"As soon as Altuve got that first hit, we kind of got that monkey off us," Martinez said.
The win was significant for the Astros in that it avoided a three-game sweep and improved their record to 3-3 on a nine-game road trip that will shift to Arlington on Friday in the resumption of the Lone Star Series. Houston also was able to put Wednesday's perfect game behind it.
"You've got to get out of here with a win," said first baseman Matt Downs, who homered in the second inning. "Obviously, Cain had the stuff last night and threw unbelievable, so we had to bounce back today and try to get a rally going and get some runs across early."
Rodriguez (6-4) won his third consecutive decision and second straight start by allowing six hits and three runs in six innings to even his career record at 79-79. The Astros' bullpen, which had posted a 7.06 ERA in its previous 17 games, threw three scoreless innings with Brett Myers notching his 16th save in 17 tries.
"Any time that the guys are able to go through clean innings like that, it helps, and it's not just one guy -- it helps everybody," Astros manager Brad Mills said.
Four of Houston's six runs were the result of batters who had walked, including all three that scored ahead of Martinez on his grand slam.
"Walks killed us," Giants manager Bruce Bochy said. "We had trouble getting the ball over the plate. Those things are going to beat you."
Zito (5-4) allowed a homer to former Giants teammate Downs in the second inning and then struggled mightily with his command in the third.
Zito walked Altuve, Brian Bixler and Jed Lowrie in succession to load the bases for Martinez, who crushed an 84-mph fastball and sent it well over the wall in left field for a grand slam that put the Astros ahead 5-0. The homer snapped Martinez's 0-for-12 drought.
"He was making some mistakes and falling behind and walking guys, and I was going up there aggressive because I knew he had to give me something to hit," Martinez said. "That's the kind of mindset I went up there with, was be aggressive. I didn't care he walked three guys. I had to be aggressive and if I got a pitch, I was going to go for it."
The Giants worked their way back into the game, with Brandon's Belt's homer in the fourth into McCovey Cove pulling them within three runs. Hector Sanchez's sacrifice fly in the sixth inning cut the Astros' lead to 5-3. Justin Maxwell's two-out RBI single in the eighth got the run back as the bullpen closed the door.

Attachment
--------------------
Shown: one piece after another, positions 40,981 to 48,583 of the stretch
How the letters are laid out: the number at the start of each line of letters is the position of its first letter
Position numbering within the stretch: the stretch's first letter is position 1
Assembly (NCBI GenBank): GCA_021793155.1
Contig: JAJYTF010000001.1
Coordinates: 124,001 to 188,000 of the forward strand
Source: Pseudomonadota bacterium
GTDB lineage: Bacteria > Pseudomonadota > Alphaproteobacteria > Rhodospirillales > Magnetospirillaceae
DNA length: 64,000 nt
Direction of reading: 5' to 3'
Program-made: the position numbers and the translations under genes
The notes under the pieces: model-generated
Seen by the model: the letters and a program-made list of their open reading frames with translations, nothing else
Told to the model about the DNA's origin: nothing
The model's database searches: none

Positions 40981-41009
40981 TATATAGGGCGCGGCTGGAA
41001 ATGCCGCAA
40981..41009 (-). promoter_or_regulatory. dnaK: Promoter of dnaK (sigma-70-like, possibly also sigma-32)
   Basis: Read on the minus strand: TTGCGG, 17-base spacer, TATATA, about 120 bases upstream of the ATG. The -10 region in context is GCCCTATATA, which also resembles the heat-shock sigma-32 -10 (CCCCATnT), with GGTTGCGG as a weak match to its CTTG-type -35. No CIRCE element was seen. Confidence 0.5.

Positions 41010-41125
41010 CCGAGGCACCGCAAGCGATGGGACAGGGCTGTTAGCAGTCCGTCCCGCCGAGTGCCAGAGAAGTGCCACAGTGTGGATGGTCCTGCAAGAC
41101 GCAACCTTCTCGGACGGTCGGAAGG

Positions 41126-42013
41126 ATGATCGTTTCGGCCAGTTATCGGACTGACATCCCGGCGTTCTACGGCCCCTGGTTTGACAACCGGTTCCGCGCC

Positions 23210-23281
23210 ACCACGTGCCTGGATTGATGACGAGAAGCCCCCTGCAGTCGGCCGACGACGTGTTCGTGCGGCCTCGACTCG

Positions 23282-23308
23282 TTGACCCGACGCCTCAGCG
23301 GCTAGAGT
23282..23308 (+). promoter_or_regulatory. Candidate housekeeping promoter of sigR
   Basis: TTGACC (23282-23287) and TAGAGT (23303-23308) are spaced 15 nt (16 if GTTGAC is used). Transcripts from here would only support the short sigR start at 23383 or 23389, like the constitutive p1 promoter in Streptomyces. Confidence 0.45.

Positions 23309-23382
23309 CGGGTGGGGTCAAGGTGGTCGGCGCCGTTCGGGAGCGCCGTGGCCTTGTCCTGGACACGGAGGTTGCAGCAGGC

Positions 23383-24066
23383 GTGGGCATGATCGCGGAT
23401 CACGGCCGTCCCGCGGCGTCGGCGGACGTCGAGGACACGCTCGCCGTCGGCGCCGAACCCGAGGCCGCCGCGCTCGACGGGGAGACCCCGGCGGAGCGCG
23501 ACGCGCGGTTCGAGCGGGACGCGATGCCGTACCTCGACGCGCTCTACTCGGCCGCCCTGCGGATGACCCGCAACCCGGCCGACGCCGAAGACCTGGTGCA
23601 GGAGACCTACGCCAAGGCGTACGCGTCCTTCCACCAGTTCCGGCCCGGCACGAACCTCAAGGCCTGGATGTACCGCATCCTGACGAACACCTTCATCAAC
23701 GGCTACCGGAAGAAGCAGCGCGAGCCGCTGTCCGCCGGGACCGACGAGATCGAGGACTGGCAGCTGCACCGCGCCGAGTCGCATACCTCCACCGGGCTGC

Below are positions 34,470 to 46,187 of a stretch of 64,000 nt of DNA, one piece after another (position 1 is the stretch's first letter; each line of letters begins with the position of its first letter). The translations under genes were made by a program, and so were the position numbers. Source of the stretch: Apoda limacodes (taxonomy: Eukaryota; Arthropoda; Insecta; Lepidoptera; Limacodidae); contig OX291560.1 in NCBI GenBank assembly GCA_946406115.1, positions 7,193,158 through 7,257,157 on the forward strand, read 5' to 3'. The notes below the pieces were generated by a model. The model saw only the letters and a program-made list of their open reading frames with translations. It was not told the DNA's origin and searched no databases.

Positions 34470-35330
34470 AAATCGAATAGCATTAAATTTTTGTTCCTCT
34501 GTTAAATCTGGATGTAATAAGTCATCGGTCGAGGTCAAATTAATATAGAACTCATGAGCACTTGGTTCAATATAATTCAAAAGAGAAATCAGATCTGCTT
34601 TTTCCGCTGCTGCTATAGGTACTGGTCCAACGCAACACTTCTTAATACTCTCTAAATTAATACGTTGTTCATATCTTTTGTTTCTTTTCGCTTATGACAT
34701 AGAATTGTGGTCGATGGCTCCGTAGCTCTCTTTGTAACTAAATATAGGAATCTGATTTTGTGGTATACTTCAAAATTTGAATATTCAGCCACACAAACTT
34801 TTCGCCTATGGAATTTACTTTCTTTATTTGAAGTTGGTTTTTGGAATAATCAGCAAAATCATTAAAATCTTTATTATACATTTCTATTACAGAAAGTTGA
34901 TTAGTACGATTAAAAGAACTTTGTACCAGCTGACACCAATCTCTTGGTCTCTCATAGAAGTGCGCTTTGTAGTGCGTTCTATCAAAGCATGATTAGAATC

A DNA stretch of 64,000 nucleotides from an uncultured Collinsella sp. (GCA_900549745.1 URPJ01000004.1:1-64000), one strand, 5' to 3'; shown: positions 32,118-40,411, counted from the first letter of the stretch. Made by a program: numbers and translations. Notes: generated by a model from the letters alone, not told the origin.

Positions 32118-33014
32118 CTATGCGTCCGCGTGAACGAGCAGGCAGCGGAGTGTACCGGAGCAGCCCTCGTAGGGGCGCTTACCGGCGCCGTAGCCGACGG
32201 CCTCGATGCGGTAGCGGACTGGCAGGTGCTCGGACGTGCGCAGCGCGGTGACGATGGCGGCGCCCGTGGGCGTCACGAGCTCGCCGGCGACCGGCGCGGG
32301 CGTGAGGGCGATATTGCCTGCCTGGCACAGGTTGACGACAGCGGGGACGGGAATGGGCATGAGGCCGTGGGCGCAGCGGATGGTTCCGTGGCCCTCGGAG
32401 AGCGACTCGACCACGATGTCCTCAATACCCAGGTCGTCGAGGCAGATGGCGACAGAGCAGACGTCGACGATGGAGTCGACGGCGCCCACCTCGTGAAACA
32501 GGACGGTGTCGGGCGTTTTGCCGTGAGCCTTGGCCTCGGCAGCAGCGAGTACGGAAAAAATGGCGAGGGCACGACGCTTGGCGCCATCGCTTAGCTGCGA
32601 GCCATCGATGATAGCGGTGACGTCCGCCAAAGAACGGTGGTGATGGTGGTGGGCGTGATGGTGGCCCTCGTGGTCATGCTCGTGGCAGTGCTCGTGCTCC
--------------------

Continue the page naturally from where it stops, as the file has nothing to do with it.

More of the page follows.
"I feel like we're the type of team that one or two games isn't going to put us down for too long," Martinez said. "I feel like every day we're going to come out and compete and play the game hard. Even if we win five in a row or lose five in a row, it doesn't matter. We need to go out there and play hard, and I feel that's what we've been doing all season long."
The veteran Rodriguez, surprisingly making his first appearance at AT&T Park, said he felt his shoulder tire later in the game.
"When I started the game, I feel very good, but later in the game, the sixth inning, I feel my shoulder [getting] a little bit tired," he said. "I can pitch my next start. It's only like I felt it today, a little bit tired. Nothing that's a problem."
Rodriguez gave up a two-run homer to Belt in the fourth, giving Belt homers in three consecutive games after entering the series without a long ball. The Giants homered six times in three games against the Astros, which matched their total in their previous 32 home games this year.
"It would have been nice to get one more out of him," Mills said of Rodriguez. "But he was able to get a quality start and really did a good job. The two-out home run to Belt was a little bit of a hiccup, but at the same time, it was nice to be able to have him take us at least through the sixth inning."